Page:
This cuts wings of 48", since most wings are made up of two panels -- either for reasons of dihedral or taper. Of course even larger wings can be made of more pieces.

But I find that 24" panels are much easier for me to cut alone than longer ones, and a light small bow is easier to use (and store!)

Just personal preference.
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Old Sep 07, 2012, 08:29 AM
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By the way I use lead split shot (small round fishermen's sinkers with a split in the middle, here in the US) not alligator clips, to attach the power leads to the cutting wire. I've found that alligator clips make occasionally intermittent contact, leaving ridges in the foam.
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Old Sep 07, 2012, 08:34 AM
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Bows...

Quote:
Originally Posted by vtdiy View Post
Yikes!

re. bows:

I've used a bow for 5 years that wasn't even as sophisticated as the one you show. That one will work fine, but I prefer the lightest bow possible because I work alone.

I just drilled a piece of 1x2 edgewise to accept two half inch dowels angled away from each other. Those are the bow arms, and it is a true simple bow, as in "bow and arrow". I just used the bent tension of the arms as the spring.

Once a year I might have to re-tension with a n additional wrap of the wire. The bow has about 28" of free length and 25 inces of cutting length.

This cuts wings of 48", since most wings are made up of two panels -- either for reasons of dihedral or taper. Of course even larger wings can be made of more pieces.

But I find that 24" panels are much easier for me to cut alone than longer ones, and a light small bow is easier to use (and store!)

Just personal preference.
I would also prefer a much lighter bow, The Aircraft is going to be 2.5m wingspan. It comprises of a center 50cm wing, and 2 outer 1m wing panels.

I will use a piece of 1" x 2" for the main piece, and then do what you have suggested with dowels. I guess you can bend 1/2" dowel enough to take up the slack. This is an excellent idea! I will do this!

Hopefully the Jablite foam will be good enough to cut and cover with fiberglass, and not melt!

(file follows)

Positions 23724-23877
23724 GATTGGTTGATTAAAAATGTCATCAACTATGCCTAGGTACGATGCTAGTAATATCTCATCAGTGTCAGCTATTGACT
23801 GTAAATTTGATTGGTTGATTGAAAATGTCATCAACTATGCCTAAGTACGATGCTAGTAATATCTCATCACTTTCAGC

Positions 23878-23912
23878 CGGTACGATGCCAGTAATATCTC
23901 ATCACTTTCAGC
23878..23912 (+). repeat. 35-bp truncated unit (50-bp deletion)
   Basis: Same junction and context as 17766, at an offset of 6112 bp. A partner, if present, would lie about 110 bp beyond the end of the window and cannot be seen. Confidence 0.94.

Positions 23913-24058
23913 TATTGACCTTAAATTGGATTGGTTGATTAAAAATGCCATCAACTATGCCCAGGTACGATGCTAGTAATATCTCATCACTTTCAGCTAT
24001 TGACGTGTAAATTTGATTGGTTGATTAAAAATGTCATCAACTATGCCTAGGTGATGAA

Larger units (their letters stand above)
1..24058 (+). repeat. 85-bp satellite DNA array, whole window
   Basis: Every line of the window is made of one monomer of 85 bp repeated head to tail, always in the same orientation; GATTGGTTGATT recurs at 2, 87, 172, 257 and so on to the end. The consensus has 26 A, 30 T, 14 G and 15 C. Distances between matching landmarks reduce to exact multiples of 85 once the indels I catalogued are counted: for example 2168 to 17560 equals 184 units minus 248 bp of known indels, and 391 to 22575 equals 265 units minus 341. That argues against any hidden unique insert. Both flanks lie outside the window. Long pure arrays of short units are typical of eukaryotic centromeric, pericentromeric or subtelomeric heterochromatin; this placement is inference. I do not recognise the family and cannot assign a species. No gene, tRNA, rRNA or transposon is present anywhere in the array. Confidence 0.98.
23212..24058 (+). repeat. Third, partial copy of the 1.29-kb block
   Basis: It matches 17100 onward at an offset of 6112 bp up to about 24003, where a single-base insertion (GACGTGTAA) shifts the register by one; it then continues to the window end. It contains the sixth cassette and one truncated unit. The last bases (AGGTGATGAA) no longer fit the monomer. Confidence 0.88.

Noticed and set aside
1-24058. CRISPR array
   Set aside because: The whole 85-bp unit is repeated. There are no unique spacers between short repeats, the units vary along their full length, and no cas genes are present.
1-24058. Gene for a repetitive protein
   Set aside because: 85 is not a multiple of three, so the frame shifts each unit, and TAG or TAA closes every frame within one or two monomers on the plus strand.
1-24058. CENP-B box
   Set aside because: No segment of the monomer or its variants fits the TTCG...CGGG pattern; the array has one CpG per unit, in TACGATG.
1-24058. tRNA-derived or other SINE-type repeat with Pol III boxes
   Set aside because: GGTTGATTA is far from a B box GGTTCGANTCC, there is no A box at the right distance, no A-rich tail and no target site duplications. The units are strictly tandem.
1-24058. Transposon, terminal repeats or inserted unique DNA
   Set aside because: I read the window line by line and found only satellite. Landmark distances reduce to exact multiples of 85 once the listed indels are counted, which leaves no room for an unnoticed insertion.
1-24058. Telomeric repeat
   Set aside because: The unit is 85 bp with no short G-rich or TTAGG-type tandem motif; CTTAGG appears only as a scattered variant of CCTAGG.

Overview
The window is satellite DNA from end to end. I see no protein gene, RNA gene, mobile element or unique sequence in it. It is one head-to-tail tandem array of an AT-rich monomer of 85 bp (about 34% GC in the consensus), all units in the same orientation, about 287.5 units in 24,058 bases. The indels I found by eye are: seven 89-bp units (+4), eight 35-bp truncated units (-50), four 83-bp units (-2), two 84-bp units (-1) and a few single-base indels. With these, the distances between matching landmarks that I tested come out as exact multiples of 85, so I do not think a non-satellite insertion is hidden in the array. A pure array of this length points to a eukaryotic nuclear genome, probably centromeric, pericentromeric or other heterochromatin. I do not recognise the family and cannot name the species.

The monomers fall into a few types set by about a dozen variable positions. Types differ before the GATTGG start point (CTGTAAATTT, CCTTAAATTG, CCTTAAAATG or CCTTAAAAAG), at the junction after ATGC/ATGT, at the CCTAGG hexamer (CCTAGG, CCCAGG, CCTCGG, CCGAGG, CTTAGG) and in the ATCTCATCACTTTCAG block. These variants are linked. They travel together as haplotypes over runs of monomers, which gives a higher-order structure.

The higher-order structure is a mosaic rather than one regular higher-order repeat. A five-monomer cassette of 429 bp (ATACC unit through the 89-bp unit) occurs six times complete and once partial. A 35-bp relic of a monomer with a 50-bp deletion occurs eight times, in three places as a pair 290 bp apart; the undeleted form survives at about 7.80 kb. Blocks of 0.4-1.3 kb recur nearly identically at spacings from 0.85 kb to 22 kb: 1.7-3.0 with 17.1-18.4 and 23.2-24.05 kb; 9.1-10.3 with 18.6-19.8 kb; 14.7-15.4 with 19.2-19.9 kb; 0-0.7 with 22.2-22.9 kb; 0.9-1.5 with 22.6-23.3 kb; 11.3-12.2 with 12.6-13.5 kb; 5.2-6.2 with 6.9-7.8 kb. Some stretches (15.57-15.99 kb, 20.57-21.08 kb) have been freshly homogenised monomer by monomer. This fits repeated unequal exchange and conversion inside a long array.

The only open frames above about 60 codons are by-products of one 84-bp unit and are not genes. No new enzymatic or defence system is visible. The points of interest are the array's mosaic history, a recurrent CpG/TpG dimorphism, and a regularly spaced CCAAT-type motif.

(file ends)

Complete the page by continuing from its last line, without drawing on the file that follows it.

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Old Sep 07, 2012, 08:35 AM
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Down to the fishing shop then!

Quote:
Originally Posted by vtdiy View Post
By the way I use lead split shot (small round fishermen's sinkers with a split in the middle, here in the US) not alligator clips, to attach the power leads to the cutting wire. I've found that alligator clips make occasionally intermittent contact, leaving ridges in the foam.
Good idea, that sounds a lot neater than Crocodile clips...
Cheers
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Old Sep 07, 2012, 08:45 AM
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Working alone, I eventually found that clamping the bow to a sawhorse, wire side up, worked better for me than moving the bow over the foam.

I lay the foam down on the wire at about mid-chord, letting it sink down until the pattern contacts, and then draw it towards me to make the cut. Then reverse the panel and cut the other half. Then turn the foam over and repeat. In all it takes 4 cuts.

I don't press down at all. I let the weight of the panel bring it down and keep it down on the wire, and against the airfoil patterns. I use very light pulling pressure while cutting. Heat needs to be adjusted to make this work well for you.

I'm always cutting outwards towards the TE or LE from the middle. Different than most people, but works for me.
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Old Sep 07, 2012, 08:53 AM
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Cutting technique

Quote:
Originally Posted by vtdiy View Post
Working alone, I eventually found that clamping the bow to a sawhorse, wire side up, worked better for me than moving the bow over the foam.

I lay the foam down on the wire at about mid-chord, letting it sink down until the pattern contacts, and then draw it towards me to make the cut. Then reverse the panel and cut the other half. Then turn the foam over and repeat. In all it takes 4 cuts.

I don't press down at all. I let the weight of the panel bring it down and keep it down on the wire, and against the airfoil patterns, and use very light pulling pressure while cutting.

I'm always cutting outwards towards the TE or LE from the middle. Different than most people, but works for me.
That makes sense, I guess pressing down and dragging the wire through the foam also gives a untidy cut. Gentle prssure to push the foam through the wire is also a good tip.. cheers
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Old Sep 07, 2012, 09:47 AM
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I agree with vtdiy it sure makes a differance if you can achieve a very light 'feel' fo the cutting. I spent 8 hours one day destroyong foam to figure out that trying to get the bow to follow my templates from above was pointless.

Fred